And what about all that pretentious theatre stuff? It seriously slows down the pace in the first third but once you get used to it, you can just enjoy the film. The ending is rather abrupt (no, that famous ending is not the last scene) but quite poignant.
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2/10
What Did I Just See
cmi-573-43703321 January 2013
I wanted to see Tolstoy but instead I thought I saw Mel Brooks. This movie could be renamed Springtime For Anna. Except it wasn't funny.

A great cast poorly used in a pretentious adaptation.

Jude Law did well with the material given. Keira Knightley, always a pleasure to look at, was miscast in this one. Aaron Taylor-Johnson as Vronsky reminded me of Gene Wilder in Young Frankenstein.

The switch from stage play scenario to movie scenario only confused the plot.

Thank God Tolstoy is not alive to seek legal recourse.

I wonder how IMDb could give this film a 7.0.

Some nice visuals all that can be said in its defense.
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2/10
Tolstoi's Ana Karenina based on a digest for a middle school
swaminc25 November 2012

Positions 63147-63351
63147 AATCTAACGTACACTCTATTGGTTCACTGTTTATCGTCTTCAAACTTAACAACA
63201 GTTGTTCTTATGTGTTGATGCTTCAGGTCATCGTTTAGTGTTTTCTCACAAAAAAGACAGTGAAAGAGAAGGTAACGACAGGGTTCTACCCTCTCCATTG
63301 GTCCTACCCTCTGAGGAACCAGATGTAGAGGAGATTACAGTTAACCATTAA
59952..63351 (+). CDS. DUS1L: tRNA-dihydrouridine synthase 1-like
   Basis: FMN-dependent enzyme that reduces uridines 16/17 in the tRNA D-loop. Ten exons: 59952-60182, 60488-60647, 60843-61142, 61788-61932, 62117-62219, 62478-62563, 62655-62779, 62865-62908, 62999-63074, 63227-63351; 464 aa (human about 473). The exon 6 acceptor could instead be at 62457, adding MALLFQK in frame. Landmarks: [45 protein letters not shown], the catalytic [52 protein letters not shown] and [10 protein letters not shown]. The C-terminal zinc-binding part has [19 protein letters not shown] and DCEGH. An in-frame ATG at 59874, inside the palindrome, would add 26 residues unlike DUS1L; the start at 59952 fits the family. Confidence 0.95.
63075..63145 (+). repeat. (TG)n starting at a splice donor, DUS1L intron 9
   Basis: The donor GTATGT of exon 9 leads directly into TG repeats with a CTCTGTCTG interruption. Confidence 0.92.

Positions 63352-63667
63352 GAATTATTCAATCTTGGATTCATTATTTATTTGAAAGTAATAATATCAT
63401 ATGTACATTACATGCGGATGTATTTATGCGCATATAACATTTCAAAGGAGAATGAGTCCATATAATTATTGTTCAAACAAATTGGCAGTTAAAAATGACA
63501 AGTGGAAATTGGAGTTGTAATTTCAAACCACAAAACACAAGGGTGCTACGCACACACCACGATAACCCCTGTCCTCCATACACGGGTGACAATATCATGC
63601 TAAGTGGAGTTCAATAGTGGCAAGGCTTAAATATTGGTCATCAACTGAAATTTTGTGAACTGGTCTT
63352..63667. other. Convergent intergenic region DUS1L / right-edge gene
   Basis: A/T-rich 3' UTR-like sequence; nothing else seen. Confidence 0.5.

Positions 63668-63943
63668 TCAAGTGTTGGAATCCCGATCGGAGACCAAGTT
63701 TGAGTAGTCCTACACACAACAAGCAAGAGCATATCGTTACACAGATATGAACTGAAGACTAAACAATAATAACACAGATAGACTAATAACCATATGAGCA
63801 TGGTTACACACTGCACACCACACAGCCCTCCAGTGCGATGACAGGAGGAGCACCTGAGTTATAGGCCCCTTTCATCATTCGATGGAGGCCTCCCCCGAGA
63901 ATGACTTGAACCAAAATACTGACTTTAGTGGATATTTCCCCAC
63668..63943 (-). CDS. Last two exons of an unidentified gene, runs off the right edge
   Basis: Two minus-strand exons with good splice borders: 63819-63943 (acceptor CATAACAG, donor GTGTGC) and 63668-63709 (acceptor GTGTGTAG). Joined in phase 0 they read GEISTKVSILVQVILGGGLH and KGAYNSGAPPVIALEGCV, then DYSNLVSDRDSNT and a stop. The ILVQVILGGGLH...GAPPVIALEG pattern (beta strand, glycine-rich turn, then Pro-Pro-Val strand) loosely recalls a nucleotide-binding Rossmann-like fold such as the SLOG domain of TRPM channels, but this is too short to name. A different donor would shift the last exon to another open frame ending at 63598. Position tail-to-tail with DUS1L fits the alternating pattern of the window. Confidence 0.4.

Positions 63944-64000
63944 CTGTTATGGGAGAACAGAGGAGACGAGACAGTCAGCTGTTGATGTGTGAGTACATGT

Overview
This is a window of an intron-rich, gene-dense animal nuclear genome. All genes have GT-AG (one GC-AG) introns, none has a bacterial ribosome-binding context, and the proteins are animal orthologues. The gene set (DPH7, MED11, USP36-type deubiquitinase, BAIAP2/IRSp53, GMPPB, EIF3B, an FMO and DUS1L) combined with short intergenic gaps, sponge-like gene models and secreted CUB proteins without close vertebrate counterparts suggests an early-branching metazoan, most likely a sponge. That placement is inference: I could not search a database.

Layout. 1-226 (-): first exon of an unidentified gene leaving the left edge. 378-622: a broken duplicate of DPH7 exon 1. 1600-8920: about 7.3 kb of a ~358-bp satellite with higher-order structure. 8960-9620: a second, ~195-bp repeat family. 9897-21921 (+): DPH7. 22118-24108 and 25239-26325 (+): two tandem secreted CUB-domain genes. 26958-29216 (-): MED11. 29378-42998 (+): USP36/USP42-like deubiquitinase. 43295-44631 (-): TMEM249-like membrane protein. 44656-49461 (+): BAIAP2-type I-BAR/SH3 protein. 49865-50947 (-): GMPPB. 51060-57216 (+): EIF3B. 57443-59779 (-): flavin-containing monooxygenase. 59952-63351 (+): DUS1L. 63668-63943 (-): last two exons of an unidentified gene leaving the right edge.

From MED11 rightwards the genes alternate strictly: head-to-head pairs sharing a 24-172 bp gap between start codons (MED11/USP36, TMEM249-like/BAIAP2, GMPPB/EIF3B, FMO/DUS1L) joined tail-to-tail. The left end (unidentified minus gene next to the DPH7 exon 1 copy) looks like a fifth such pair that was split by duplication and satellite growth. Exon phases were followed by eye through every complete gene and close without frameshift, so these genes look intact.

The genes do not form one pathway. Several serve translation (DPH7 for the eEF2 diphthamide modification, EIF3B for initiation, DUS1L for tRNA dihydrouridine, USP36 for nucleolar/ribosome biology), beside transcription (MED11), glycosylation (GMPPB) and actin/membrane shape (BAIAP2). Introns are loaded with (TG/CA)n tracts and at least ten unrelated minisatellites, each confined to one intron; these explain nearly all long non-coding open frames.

This new "adaptation" is nonsense. Tolstoy's novel is about a woman who belonged to the upper class that governed the Great Russia, the country extending from Atlantic Ocean to Pacific Ocean, from Arctics to Afghanistan. Why is that Vonsky's mother, a princess by the title, is sharing a bench with senator Karenin's wife in a second class car where her son, price Vronsky finds them somewhere between third and the 4th raw? Their wealth allowed them to travel in a separate car and they often did! We were told from the screen that it was Russia of 1874. Well then how comes that Anna's "son" plays with train toys that run... on batteries? The cancan was normal for the working-class ballrooms of Montparnasse, but not for the aristocracy of Russian Empire exactly because it contradicted to aristocratic education and highly developed sense of taste. And amidst all of this nonsense we hear a bunch of "sub–Russian" "aj-lu-lu" songs that would be appropriate for the poor villagers but not for the Russian Aristocracy of this time. The movie appears to be staged in the backstage of a Café chantant. I was shocked to see that there is a hen sitting on the bookcase in Oblonsky's study. And why the Karenin's bedroom is situated in a huge hall with many columns in it? And his servants dressed as servants in bistro? Servants of aristocracy had to wear "la livrea", a livery, a uniform! I have impression that ladies jewelries were rented from a local Macy's store, while the entire picture was filmed in an abandoned provincial theater with broken walls and bad floor. And please notice that soup Marie-Louise is always with asparagus, so it is as inappropriate to mention this to the guests of Stiva Oblonsky's dinner. Extremely bad taste is obvious from about all scenes of the film. But so is the idea of this movie. We were offered just another attempt to present an adultère with a little bit attachment to un époux Russe. Unlike the world of commoners, Anna was not granted the freedom of choice because her divorce and remarriage was to be approved by the Most Holly Sinod, and the divorce lawyer, who was omitted from the film, was quite clear about this issue in his conversation with Karenin. This is why the drama had to be moved from the formal level to individual qualities of the people involved. And the only one who in my opinion reached this goal on behalf of Tolsoy was Jude Law, who was excellent as new Karenin lacking the common impression of a ridiculed husband. I understand that the "stamping" clerks from Oblonsky's office was added to the whole venture by Mrs. Wright and Stoppard as a token of their appreciation of Russian Avant-garde theatre, but it only enhanced the feeling of totally lost control over the flow of the drama. I am greatly disappointed. In my opinion, this film lacks good taste, understanding of Tolstoy's original idea, understanding of the characters, the time and circumstances of the drama, which together constitute a minimum requirement for a fair cinematography for classics adaptation. Don't even think to offer this thing to Russian viewers, because it will cause nothing but a belly laugh. Try to find and enjoy the Anna Karenina (1967) directed by great Aleksandr Zarkhi: this is a true piece of art, colorful and careful to every detail, the highest expression of a family drama without exits that explains its tragic end.